Neotropical migrants moved through the yard in modest numbers this summer/fall.  The only warbler species that I observed were a couple of Wilson's (above) and an Orange-crowned.  No Yellows or Black-throated Grays this season.  A few Western Tanagers moved through the neighbor's large silver maples, though did not visit our suet feeder or bird bath.  Other neotropicals included a Pacific-slope Flycatcher and a Western Wood-pewee on the same day (8/31) and a Black-headed Grosbeak that tied last year's late record (9/9).  I have not seen a Rufous Hummingbird since mid-September.

This Black-headed Grosbeak was observed on the late-ish date of September 9th

A Western Tanager prepares to move south.

This female Rufous Hummingbird was photographed in mid-August.  Adult females and juveniles frequented the nectar feeder throughout August.

Two additional types of movement are commonly observed at this time of the year.  The first is the dispersal of local (and semi-local) breeders.  One example of this (which I interpret as the "official" end of summer) is the first transient Steller's Jay visit, which typically occurs between early September and mid-October.  (It was September 30th this year.)  Steller's Jays breed in coniferous areas (especially higher-elevation areas) on the outskirts of town, but can be surprisingly difficult to find around down, even in the winter.  Cedar Waxwings also tend to be out-of-town breeders, but return in large flocks in the early fall.  They've been roaming the neighborhood in increasing flocks over the past couple of weeks, and I observed at least 40 this morning.  Northern Flickers returned from their breeding grounds in early September, as usual, and have since been visiting the suet feeder daily.  Pine Siskins have returned a little earlier than I expected.  Chestnut-backed Chickadee, Bewick's Wren, and Song Sparrow numbers have also increased significantly as of late.  One particularly interesting find a couple of weeks ago was a Brown Creeper, a new yard bird!

This raucous Steller's Jay stopped by the yard to sample numerous goodies last Sunday.

A Red- x Yellow-shafted "intergrade" Northern Flicker (note the red mark on the nape and the salmon coloring under the wings) eyes the caged suet feeder.

This very alert Cedar Waxwing is one of many that is currently flocking in the neighborhood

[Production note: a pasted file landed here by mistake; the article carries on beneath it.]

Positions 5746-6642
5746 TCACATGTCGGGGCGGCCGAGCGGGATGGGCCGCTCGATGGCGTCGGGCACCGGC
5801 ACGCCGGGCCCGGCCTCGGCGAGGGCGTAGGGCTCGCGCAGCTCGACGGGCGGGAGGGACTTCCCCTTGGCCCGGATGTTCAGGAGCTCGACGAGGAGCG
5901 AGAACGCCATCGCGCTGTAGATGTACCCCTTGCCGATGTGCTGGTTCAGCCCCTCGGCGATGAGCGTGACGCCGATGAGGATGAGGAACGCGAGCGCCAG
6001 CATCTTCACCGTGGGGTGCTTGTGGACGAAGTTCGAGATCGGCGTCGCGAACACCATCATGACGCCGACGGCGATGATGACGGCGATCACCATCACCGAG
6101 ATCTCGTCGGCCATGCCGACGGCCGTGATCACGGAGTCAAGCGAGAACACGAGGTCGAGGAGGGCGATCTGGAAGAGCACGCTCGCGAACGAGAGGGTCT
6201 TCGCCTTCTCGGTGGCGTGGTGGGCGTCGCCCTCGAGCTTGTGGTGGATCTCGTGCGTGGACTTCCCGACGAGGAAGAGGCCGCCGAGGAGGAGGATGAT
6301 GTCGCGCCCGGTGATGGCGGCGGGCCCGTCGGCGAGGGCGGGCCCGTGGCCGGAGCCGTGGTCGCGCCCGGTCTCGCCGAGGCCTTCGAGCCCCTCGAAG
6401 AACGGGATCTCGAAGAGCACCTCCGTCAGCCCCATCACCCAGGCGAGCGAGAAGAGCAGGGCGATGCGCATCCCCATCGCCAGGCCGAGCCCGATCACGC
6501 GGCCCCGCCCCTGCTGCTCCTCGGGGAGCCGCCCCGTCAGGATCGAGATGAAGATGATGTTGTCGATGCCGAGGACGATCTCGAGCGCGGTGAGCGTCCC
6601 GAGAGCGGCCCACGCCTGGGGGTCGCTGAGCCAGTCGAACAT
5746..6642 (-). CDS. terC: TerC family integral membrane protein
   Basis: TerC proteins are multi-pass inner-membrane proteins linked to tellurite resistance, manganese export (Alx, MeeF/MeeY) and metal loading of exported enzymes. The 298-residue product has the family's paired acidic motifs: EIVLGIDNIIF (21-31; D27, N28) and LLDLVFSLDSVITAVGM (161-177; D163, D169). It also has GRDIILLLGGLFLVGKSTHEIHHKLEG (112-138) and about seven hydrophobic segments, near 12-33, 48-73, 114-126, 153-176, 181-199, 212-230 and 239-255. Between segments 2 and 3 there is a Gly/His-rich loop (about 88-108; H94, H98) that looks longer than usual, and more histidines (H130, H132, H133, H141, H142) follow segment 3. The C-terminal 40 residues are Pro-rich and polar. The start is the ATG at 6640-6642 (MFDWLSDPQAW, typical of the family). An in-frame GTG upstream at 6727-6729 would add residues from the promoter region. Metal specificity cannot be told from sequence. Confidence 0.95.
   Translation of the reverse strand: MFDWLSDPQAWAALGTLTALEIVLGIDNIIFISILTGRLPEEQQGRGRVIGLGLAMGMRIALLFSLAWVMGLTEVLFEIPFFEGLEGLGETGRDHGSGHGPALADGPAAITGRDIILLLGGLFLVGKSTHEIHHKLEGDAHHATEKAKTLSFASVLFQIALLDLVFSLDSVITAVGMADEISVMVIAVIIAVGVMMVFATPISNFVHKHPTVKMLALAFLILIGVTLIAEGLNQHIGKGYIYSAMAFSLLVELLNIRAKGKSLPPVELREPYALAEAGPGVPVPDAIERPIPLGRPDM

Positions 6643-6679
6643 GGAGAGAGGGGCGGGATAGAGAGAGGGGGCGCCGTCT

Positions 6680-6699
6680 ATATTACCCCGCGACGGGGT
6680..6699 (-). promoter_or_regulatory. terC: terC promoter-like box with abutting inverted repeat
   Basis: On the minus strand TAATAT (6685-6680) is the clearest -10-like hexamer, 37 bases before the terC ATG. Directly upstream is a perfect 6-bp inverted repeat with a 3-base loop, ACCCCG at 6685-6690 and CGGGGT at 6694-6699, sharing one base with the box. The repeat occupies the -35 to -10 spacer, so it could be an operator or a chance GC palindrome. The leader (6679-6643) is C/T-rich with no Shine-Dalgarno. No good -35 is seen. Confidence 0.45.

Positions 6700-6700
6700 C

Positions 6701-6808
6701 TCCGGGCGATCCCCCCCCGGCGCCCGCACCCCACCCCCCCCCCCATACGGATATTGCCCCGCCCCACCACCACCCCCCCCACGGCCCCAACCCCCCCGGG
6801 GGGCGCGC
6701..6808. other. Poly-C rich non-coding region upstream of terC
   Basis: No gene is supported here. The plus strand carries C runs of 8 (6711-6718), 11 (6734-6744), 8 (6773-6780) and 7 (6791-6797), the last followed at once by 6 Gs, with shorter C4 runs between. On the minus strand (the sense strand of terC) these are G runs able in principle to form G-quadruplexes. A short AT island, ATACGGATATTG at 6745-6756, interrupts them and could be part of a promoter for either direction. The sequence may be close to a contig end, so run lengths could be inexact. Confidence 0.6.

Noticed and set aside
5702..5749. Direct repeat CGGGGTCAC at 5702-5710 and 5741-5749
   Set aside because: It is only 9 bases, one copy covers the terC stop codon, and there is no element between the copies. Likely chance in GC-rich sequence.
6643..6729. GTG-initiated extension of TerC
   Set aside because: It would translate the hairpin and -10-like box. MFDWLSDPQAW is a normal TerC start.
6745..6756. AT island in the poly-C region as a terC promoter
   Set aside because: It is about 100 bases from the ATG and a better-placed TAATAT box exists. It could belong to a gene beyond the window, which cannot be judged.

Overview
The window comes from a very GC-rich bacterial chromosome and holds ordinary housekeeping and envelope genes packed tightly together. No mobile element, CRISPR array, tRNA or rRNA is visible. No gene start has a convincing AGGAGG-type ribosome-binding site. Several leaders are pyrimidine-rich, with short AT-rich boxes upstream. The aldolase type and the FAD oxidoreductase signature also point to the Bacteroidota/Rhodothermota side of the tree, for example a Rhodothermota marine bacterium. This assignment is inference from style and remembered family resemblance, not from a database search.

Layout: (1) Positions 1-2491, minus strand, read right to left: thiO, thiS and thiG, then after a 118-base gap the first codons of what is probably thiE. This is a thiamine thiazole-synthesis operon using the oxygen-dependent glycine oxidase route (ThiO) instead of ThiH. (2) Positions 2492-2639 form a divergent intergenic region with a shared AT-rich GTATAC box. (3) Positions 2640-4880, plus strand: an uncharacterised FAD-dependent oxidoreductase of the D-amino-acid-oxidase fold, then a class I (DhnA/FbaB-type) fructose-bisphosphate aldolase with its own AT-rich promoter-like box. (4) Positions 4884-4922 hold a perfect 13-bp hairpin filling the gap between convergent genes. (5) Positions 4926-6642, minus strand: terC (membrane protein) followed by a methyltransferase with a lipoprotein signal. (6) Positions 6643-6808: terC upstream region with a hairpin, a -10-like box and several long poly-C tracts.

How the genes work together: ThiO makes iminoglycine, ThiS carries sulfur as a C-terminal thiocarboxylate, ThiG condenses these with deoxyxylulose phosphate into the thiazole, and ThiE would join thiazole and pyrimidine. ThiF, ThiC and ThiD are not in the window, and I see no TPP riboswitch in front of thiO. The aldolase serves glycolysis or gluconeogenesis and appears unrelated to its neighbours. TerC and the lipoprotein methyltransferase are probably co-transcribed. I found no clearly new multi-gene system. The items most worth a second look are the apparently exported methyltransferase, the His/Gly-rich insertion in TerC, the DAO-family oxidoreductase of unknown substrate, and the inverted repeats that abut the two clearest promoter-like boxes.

One of four Pine Siskins that is currently flocking with the local American Goldfinches

We've been hosting larger-than-usual numbers of Chestnut-backed Chickadees lately

Movement by montane (Cascades) and northern (Canada) breeders is also underway.  Most of these species (Townsend's and Yellow-rumped Warblers, Ruby- and Golden-crowned Kinglets, White-crowned and White-throated Sparrows, etc.) are not observed in the yard until late October or November.  However, I was pleasantly surprised to see the first-of-the-year Golden-crowned Sparrow foraging under the feeders this past Saturday.  Dark-eyed Juncos begin to move into the Willamette Valley in small numbers in mid-September, with increasing numbers the following month.  I typically do not host them until October, but there were a few under the feeders last week.

This male "Oregon" Dark-eyed Junco arrived a litter earlier than expected this fall

A truly wretched photo of a Golden-crowned Sparrow.  This photo was taken in poor lighting, shortly after sunrise.  This individual was also molting, and the gold coloring on the crown is just barely visible.

And, of course, there are the locals.  This fall has been a little abnormal in that some of the "regular" finches are in relatively low numbers.  I usually host flocks of 70+ American Goldfinches at this time of the year.  I didn't see flocks of over a dozen until last week and the low 50s was my highest count.  House Finches are also representing in very small numbers right now.  Lesser Goldfinch numbers are pretty typical this year.  Red-breasted Nuthatches have been regulars for the past month and a half now and I'm hoping to see them more regularly this winter.  Downy Woodpecker numbers have been very modest this fall, but I'm optimistic and they'll be more frequent in the upcoming weeks.

One of our regular Red-breasted Nuthatches stops in for sunflower seed

Sometimes feeders attract more than birds and squirrels.  This individual, named "Poo-poo Robert the Mouse" by my two-year-old (guess who's potty-training right now?), is an occasional visitor to our ground feeder.

So that's where we stand right now.  I hope to see our first Ruby-crowned Kinglet and possibly a Purple Finch later this month.  Until then...